Meet the Team- Charlotte Brown
In this Meet the Team, we’ll introduce you to Charlotte Brown. She’s one of our fantastic Activity Officers and a student at the University of Sheffield.
Sheffield’s uni students get the opportunity to inspire local children to get excited by science with STEAMWORKS. One of them is Charlotte Brown, a Medical Genetics student who’s putting her technical know-how and past experience to good use as a club leader.
What does a club leader do?
Leading a FabLab can feel like being thrown in at the deep end. But we provide all the support, training and equipment needed to make each and every workshop successful- even with first time leaders. We asked Charlotte to take us through a typical workshop.
“Helen [our managing director at STEAMWORKS] sends a prepared list of the week’s experiments and activities, and bags with all the equipment in. You go to the school and set it up 20 minutes before.
“When the kids come in, I do the register and explain what they’ll be doing- then I do a demonstration for them at the front of the class. You set them off on whatever they’re doing whilst helping them along the way.”
“I like to teach them about the science of what they’re doing, if it’s the lava lamps, slime, robotics or any other activity. At the end we send them back to the parents and clean up afterwards.”
What experience do you have?
Before university, Charlotte already had volunteering experience at her local scout’s club through her D of E award. She also help out at her old dance school before starting her degree.
Now Charlotte’s starting her third year of Medical Genetics at Sheffield, which spans the expression of genes, inheritance and mutations- even how to modify genetic code.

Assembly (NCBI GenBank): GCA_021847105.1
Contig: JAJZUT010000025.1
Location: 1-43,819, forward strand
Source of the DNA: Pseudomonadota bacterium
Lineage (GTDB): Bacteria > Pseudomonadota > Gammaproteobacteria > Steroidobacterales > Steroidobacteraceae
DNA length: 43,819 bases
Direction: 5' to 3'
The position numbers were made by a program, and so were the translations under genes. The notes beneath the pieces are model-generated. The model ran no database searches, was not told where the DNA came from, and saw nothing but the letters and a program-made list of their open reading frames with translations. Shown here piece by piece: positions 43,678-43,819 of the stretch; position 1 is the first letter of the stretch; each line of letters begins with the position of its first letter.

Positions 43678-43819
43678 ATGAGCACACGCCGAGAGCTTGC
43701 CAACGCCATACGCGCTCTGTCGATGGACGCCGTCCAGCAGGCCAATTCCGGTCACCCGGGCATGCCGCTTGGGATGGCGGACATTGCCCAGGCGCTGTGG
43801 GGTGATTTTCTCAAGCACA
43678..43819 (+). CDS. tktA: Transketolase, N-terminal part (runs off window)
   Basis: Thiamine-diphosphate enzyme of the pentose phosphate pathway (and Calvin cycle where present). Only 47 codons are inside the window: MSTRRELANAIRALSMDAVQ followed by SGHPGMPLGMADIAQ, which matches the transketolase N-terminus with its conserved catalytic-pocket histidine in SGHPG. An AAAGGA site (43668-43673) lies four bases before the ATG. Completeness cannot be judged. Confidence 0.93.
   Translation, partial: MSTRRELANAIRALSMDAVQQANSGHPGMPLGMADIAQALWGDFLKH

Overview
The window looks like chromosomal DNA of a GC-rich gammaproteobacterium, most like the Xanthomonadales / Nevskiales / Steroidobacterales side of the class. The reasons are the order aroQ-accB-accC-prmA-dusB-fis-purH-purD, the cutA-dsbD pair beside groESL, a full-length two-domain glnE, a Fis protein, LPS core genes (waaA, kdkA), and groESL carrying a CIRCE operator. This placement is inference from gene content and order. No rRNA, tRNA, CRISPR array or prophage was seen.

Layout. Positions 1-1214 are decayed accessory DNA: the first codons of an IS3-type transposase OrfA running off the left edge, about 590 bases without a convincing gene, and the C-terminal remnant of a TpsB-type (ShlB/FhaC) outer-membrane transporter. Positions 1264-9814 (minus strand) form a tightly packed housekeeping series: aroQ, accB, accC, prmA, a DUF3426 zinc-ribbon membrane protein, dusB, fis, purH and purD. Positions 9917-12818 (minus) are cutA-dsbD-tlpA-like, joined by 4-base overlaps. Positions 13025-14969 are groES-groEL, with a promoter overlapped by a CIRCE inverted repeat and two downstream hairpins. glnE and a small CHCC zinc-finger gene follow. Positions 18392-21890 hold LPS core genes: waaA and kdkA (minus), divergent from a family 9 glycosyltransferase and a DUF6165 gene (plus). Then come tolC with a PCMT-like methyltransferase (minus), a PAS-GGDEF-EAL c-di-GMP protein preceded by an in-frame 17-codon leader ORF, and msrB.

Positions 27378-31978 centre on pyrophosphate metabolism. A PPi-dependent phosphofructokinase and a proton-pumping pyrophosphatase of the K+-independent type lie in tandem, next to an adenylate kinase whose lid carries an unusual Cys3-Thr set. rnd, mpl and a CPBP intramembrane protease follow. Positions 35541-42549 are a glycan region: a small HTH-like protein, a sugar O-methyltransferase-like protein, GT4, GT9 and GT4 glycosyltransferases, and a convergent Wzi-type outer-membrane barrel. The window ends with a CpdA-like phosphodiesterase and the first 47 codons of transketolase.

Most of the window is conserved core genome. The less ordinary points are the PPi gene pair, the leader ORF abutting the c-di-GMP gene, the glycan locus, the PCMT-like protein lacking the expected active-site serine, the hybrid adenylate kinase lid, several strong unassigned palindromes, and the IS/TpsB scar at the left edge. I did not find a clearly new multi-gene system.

Instead of avoiding these complex subjects in her workshops, Charlotte has actively used her background to get the kids more excited about science.
She said: “Although the activities are fun and artistic, I try to get a little bit of science in there too.
“A lot of the first year of my course was quite chemistry based which helps me explain a lot of what is going on in the activities. I explain the differences between a solid and a liquid, or describe the polymers and the bonds that are formed in the slime we’re making
“I’ve learnt about it in a lot more detail than I explain to the kids, obviously, but it’s nice to relate stuff that I already know.”
Charlotte found out about us from another student who’s also an Activity Officer at STEAMWORKS. She said volunteering as a club leader has boosted her leadership talents.
She said: “At STEAMWORKS I’ve learnt how to manage and control a classroom of kids, because before I’ve always been in the background.
“When you’re the leader, it’s your job to make sure all the students are listening to you and that you’ve got their attention. I do feel like being a leader has been a big jump up from anything I’d done before, but I do really enjoy it.”
Finally, we asked Charlotte what she’d say to any potential new club leaders.
“Just go for it,” she said, “it can be quite nerve-wracking at first, especially if you’ve never worked with children before or don’t have any younger brothers or sisters, but I feel like it’s such as great experience. The more you do it the more confident you are.”
“Just seeing the kids faces when they’re enjoying things when an experiments worked. Watching them laugh if something goes wrong, it’s so nice to see.”
Charlottes ambitions after uni and STEAMWORKS include either being a genetics counsellor or a teacher.
Genetics counsellors help families and patients by carrying out tests to read their genomes- their personal DNA code. They help them find out if there’s any clues in their genetics that suggest they’re more susceptible to certain diseases.
Like Charlotte, many ex-STEAMWORKS club leader have a passion for STEM, teaching or both and have gone on to brilliant careers where they can help others and get more young people to care about STEM.